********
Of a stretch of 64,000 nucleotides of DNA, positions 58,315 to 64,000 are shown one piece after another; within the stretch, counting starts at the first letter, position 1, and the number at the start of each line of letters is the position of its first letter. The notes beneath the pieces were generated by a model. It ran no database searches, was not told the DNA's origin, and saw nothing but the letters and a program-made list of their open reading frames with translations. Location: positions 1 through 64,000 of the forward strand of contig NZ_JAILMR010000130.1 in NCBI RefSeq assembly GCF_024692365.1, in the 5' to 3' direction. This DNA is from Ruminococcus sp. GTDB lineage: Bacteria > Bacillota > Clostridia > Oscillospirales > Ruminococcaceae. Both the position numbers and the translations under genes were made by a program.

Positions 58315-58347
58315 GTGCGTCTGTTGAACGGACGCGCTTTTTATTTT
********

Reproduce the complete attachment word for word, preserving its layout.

Of a stretch of 64,000 nucleotides of DNA, positions 58,315 to 64,000 are shown one piece after another; within the stretch, counting starts at the first letter, position 1, and the number at the start of each line of letters is the position of its first letter. The notes beneath the pieces were generated by a model. It ran no database searches, was not told the DNA's origin, and saw nothing but the letters and a program-made list of their open reading frames with translations. Location: positions 1 through 64,000 of the forward strand of contig NZ_JAILMR010000130.1 in NCBI RefSeq assembly GCF_024692365.1, in the 5' to 3' direction. This DNA is from Ruminococcus sp. GTDB lineage: Bacteria > Bacillota > Clostridia > Oscillospirales > Ruminococcaceae. Both the position numbers and the translations under genes were made by a program.

Positions 58315-58347
58315 GTGCGTCTGTTGAACGGACGCGCTTTTTATTTT